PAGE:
During Haiyan, I created an online fundraiser to help feed the survivors of the great storm. Fortunately, I had good-hearted clients like those at Matchnode who contributed to the drive through ad budgets and actual contributions. I was able to raise $400, which was doubled by the Canadian government to $800. It was able to feed several families for a week, which was a big help considering this is for their immediate survival.

Right now, Tacloban City is slowly rebuilding. It will take about 6-12 months to be able to get back to normal, aside from the thousands of lives lost. Fundraisers are still ongoing.  For more details on updates and on how people can contribute, visit the Philippine Red Cross Facebook page: https://www.facebook.com/phredcross.

Chris Madden

Co-founder and digital marketer at Matchnode

Chris Madden is a co-founder and digital marketer at Matchnode—a full service Chicago Digital Marketing Agency. Matchnode specializes in digital strategy, traffic generation and conversion optimization.

  • Kris Suyom-Deguerio

    I have been a contractor of Odesk for 5 years now and I live in Tacloban City, the place that was ravaged by Yolanda (Haiyan). We were able to escape from our city 8 days after the typhoon, and I received messages from people I least expect to hear from, my Odesk clients. My past and present clients offered help and sent donations without hesitation, and I was overwhelmed.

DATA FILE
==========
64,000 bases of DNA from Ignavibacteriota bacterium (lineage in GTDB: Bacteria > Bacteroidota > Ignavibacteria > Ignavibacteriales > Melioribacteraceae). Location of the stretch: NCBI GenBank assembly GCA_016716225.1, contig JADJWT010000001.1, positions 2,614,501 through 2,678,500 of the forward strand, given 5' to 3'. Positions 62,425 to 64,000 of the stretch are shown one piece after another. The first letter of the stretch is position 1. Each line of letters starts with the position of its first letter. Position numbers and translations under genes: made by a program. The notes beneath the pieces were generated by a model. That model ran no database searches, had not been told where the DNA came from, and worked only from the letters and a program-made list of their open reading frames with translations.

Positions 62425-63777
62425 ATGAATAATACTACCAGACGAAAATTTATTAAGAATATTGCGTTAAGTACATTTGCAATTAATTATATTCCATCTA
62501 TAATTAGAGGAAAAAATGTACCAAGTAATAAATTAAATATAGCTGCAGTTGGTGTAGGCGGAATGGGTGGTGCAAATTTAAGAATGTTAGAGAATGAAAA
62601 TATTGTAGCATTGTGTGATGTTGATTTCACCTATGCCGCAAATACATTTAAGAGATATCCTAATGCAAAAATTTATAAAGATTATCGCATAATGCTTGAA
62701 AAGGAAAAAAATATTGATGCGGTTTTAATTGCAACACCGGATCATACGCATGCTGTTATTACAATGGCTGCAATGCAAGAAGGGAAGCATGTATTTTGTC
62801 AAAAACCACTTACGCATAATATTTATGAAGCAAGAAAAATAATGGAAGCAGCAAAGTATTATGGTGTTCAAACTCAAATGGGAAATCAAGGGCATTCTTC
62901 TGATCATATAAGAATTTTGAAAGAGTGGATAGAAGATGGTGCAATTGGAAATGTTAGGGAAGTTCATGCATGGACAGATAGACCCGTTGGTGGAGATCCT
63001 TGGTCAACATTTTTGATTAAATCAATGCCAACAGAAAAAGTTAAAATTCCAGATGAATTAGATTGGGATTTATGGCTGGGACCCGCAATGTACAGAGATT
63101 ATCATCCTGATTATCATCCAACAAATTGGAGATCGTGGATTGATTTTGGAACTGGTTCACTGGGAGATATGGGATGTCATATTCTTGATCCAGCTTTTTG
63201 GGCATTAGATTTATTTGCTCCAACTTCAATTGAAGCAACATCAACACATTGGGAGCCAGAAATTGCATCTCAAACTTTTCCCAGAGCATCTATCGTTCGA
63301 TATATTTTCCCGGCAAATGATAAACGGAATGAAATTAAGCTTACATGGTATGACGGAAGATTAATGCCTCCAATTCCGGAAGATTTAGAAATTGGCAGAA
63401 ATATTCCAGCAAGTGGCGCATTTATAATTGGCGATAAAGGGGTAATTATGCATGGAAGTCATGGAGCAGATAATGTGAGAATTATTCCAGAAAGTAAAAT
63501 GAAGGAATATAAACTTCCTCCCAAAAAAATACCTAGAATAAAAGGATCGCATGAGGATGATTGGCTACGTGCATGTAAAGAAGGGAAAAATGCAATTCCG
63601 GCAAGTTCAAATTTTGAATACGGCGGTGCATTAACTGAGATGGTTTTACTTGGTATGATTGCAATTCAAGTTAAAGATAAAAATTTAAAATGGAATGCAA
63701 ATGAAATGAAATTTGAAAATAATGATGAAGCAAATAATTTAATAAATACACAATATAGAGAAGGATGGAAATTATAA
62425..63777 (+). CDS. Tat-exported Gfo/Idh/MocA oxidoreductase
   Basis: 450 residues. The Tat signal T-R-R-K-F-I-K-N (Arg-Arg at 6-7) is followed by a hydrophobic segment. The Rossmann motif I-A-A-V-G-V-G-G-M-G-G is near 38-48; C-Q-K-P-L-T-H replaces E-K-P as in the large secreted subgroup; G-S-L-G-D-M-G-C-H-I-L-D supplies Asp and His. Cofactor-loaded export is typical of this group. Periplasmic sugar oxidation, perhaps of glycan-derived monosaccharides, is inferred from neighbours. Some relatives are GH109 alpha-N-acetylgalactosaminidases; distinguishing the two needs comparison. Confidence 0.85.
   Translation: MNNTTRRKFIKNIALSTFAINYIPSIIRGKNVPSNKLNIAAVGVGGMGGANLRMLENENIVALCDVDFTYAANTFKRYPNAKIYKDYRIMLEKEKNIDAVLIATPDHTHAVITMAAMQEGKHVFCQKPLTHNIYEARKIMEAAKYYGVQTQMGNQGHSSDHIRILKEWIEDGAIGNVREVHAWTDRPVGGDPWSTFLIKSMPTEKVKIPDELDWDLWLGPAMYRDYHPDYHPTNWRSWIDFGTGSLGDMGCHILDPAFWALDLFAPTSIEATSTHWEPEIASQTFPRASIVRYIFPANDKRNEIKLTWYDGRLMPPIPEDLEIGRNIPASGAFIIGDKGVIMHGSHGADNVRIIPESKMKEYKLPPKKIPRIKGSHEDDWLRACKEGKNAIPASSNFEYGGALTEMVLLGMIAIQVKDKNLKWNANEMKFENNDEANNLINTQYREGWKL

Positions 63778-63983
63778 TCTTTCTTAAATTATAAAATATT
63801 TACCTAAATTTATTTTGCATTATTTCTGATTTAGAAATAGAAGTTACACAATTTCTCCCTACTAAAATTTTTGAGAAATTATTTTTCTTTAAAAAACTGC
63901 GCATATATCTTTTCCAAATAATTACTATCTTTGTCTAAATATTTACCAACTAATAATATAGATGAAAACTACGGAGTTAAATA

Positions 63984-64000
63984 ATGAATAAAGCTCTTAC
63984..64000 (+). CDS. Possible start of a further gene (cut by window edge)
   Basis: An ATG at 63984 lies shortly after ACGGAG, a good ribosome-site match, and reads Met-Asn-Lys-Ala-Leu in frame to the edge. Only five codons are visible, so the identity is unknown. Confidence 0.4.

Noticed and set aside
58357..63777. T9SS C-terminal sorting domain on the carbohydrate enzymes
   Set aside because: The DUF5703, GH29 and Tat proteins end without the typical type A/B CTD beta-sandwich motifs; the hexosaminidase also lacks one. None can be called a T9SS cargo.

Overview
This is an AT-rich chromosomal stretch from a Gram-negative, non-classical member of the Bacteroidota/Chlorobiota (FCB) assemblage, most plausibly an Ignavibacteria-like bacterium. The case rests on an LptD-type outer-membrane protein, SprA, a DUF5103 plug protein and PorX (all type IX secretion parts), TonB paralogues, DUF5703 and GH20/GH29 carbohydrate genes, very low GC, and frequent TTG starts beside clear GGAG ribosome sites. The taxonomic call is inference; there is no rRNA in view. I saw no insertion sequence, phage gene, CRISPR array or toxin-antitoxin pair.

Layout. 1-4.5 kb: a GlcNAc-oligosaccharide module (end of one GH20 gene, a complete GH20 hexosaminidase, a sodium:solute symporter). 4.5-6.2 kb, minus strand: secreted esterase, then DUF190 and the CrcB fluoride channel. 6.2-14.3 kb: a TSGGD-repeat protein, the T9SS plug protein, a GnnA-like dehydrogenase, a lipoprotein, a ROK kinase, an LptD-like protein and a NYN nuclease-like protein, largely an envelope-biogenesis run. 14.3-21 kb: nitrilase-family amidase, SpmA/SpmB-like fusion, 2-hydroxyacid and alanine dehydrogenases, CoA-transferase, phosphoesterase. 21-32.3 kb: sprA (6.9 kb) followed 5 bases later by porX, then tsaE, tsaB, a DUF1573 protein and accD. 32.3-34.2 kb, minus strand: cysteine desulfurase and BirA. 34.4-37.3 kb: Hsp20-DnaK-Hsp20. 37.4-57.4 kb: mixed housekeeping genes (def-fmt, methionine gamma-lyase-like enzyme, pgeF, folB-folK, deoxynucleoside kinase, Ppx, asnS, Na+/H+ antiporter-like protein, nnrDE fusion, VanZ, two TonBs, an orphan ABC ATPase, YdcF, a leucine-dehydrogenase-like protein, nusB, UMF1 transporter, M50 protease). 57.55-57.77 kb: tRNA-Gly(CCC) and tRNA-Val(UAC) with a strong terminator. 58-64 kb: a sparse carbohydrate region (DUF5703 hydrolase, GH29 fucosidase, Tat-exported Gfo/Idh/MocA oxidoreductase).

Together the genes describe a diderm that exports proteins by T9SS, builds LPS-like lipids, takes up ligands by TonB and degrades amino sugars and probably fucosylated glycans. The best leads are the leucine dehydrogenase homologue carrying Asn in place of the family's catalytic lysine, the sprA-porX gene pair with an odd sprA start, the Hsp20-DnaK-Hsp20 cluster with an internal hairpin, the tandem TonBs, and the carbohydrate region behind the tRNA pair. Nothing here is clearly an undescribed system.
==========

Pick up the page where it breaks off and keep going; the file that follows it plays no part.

Odesk proved to me that distance was not a hindrance to provide services and to care for people across the world. In Odesk, contractors and clients are not only building careers and growing business together, but working here showed us the other side of a contractor-odesk working relationship. Thank you Odesk and to everyone who prayed and helped our country. Thank you.

    • Chris @ Matchnode

      Thanks @krissuyomdeguerio:disqus! Such a moving account and great to hear that we were not alone in feeling this deeper connection to human suffering half a world away that was facilitated by working together on odesk. Thanks for your words!

  • Pingback: Witnessing Tragedy From Across the World: Typhoon Haiyan & Online Work | A2Z Web Design Tutorial()

  • Steve

    I can deeply appreciate your feelings and response during Yolanda – the name change comes after hitting Filipino waters. At one point the eye was headed straight for my fiancé and me on Mindanao but veered north and devastated the Visayans instead which is the middle of the country.

    I live in the USA but you are so correct oDesk and the internet have removed boundaries like never before.

    Thanks for your blog and Patrick’s letter.

    Steve D.

    • Chris @ Matchnode

      Hi Steve: thanks for your comment and kind words. It’s moments like these that allow us to recall what is important, and so often technology and our dependance on devices is discussed in a negative context, so great to remember that the internet (and platforms like odesk) having an amazing abiltiy to connect humans like never before.

      Chris @ Matchnode